Q: Because you were talking about how the Iraqi people are feeling more relaxed now that Saddam is not there. But is the specter of him affecting the civilian population also, in -- do they want to be seen as collaborators? Are they afraid of that in their dealings with the U.S. and is that having an effect?
Dhia: Well, they are mad on him, actually, because his impact on their lives, as I said -- like they're a student trying to ready for the final exams in the high school, which is happening, I think, the 14th of July or 13th of July, and they can't find a light in the night to sit down and read, for example.
Q: And they blame Saddam, not the U.S.?
Dhia: They are blaming Saddam, of course.
Q: You were in Baghdad, and we get press reports that there is strong anti-American feeling in the Sunni area of Baghdad up to Tikrit, west of Al Fallujah. How much of that did you come across? How much of it did you gather where there is expression that we are an army of occupation, U.S. forces, and that the population would prefer we left and just turned the country back to whomever?
Dhia: Most of these points of -- where the terrorists gather themselves and act against our forces, they are the concentration of the (Inaudible.) systems, which is -- they are the most loyal part of the military to Saddam Hussein regime at the time. He selected them from those areas where you see the attacks on the American soldiers right now.
Q: But among the populace, the civilians you talk to of all ranks, did you find that there is a strong or growing anti-American feeling because our forces are there?
Dhia: To the contrary. I saw the people of Baghdad, and I saw people of other provinces. They are mad on those people. Those people, they were the thieves. They are the people who abuse their power. To give you an example, I passed by the -- (Inaudible.) -- and there were like 10 or 12 houses, very lavish houses. And I said, "Who those houses belong to?" And they said, "Those are the (Inaudible.). Those are the people who are fighting us." Understandably, they have all these privileges. And they say they don't pay a penny for those houses.
Q: Larry, you said that there are 50,000, more or less, students at Baghdad University. Many of the teachers there were selected by the Ba'ath Party, they are loyalists. Are any efforts being made to change the school leadership or teachers there at all?
Di Rita: Well, I'll let Ahmad speak to that. I mean, we've done that.
Dhia: Actually, a lot of work being done at the Ministry of Higher Education and the Ministry of Education itself as well. I'm proud to say that some of the IRDC members, they were very instrumental in the process of weeding out those high-ranking Ba'athists in the universities and helping the election process that followed that -- eliminating of the Ba'athists or the high-ranking Ba'athists from the universities followed by election process. For the first time, they elected the president of the University of Baghdad for the first time in Iraq history. Usually it's assigned by the government.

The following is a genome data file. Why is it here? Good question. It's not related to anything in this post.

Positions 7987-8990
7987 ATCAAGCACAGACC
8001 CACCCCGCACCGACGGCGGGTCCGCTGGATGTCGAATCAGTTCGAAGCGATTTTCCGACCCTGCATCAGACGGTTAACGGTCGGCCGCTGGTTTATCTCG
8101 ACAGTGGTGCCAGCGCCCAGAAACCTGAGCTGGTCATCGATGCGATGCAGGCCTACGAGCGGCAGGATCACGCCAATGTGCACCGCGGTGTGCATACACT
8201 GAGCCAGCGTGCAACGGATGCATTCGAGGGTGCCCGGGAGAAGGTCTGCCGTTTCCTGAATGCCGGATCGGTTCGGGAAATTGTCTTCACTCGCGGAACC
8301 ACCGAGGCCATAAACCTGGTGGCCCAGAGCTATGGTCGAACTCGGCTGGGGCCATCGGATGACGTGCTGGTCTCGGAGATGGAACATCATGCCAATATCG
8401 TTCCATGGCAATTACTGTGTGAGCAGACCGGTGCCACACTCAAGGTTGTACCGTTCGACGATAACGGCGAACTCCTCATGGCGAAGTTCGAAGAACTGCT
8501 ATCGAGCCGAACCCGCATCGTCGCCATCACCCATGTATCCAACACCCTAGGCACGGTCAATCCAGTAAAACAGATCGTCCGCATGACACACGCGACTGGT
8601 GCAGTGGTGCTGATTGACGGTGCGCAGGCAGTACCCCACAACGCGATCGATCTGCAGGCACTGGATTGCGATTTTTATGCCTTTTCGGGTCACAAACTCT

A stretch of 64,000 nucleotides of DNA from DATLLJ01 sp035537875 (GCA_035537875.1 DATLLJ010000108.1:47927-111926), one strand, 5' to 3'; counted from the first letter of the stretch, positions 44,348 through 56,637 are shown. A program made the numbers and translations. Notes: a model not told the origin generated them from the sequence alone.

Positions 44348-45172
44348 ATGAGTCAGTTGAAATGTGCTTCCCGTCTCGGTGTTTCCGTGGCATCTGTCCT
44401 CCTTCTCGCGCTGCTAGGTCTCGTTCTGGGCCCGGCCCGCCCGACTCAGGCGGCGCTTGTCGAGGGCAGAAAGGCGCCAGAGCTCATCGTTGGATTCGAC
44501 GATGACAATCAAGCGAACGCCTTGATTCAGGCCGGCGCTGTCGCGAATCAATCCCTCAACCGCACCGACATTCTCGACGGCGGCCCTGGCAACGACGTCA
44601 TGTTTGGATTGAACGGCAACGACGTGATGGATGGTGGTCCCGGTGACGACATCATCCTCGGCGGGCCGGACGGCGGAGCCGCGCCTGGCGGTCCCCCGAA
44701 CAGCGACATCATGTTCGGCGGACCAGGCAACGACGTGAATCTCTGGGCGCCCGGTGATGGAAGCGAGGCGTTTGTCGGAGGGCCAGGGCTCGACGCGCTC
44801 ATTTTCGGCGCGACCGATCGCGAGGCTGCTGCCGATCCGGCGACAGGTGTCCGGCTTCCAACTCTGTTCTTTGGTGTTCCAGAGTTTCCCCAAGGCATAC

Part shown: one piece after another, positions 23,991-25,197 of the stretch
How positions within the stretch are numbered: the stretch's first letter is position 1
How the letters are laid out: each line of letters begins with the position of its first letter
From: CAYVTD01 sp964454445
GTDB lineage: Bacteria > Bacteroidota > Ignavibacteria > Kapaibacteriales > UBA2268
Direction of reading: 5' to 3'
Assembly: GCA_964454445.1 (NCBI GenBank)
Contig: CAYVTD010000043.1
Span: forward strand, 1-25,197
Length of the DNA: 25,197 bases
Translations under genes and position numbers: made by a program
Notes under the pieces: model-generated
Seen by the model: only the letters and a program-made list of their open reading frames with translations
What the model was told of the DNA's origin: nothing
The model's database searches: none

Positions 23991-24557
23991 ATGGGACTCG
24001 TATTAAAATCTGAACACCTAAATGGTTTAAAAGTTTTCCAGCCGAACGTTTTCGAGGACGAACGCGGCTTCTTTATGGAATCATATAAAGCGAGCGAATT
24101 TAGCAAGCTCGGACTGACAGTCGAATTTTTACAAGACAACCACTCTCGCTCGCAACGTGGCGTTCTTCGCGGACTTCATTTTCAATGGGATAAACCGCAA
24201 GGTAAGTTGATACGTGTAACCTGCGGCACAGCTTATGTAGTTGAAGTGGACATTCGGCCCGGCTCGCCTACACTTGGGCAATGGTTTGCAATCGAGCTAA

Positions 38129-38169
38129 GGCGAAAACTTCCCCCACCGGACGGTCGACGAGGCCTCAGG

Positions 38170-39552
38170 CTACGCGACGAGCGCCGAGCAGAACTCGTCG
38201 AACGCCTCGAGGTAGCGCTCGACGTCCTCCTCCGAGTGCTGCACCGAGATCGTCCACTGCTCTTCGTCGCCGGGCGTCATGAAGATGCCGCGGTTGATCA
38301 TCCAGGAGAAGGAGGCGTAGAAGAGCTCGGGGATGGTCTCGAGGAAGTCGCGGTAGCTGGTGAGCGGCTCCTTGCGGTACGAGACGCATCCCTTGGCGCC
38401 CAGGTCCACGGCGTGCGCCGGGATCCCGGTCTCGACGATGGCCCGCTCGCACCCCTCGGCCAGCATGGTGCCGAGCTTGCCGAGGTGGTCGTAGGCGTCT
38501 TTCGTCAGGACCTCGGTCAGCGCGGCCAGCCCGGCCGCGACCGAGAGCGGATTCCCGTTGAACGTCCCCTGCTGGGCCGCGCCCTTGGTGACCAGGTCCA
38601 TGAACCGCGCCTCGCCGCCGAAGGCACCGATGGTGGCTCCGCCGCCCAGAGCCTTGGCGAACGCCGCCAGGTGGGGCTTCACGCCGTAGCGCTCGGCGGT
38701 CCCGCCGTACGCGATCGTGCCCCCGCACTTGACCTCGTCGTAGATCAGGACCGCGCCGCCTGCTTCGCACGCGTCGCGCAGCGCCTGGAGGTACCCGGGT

And this is a new era. This is the real freedom that the Iraqi people now enjoying and living it with its all reality. They feel it, I hope, as we go. It takes time to have all these elements of democracy and freedom set in place and people start practicing it. It's going to take time. We've been there three months only. I mean, three months is not a long time in a history of a nation of the age of our nation. It's a very short time, actually. And look how much we have done already.
Q: Mr. Dhia, I want to go back to the Saddam tape. If it turns out that the tape is authentic, how much of a setback will that be to U.S. and Iraqi efforts to convince the public he is gone and not coming back?
Dhia: In all honesty, I don't think there were an effort to convince Iraqi public he was dead. We said from the beginning we don't know if he was dead or not. The perception of Iraqis, he is not dead and his sons are not dead. For Iraqis, his departure was the best thing probably happened in their life for the last 34 years.
The tape itself, I watched Al Jazeera yesterday and they had a program about the tape. And there were eight Iraqis called, if I remember correctly. Seven of them, they said, "We really hate this tape; why you played it? It's really hurt our feeling to listen to it. We don't want to hear this guy again. We despise him. We hate him."
Dhia: To the contrary...
They are blaming Saddam, of course.
"They can walk down the road and there's no-one there, though the pavement is one huge crowd...They....feel free, they...feel free."
When they are done in Iraq perhaps they can get cracking here, at home
Where is the western media devoting their time in their efforts to keep us informed here in the USA?
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Gee, why aren't we doing everything perfectly after 4 months? Never mind that the press doesn't credit their awesome progress and falsely accuses the troops regularly while handing our enemies their powerful pens to sell enemy propaganda. Mistakes? How dare our troops and THIS President make any. (rant just getting started)
The people of Iraq, for the first time in 34 years, they feel free. There's no question about that. This is the truth.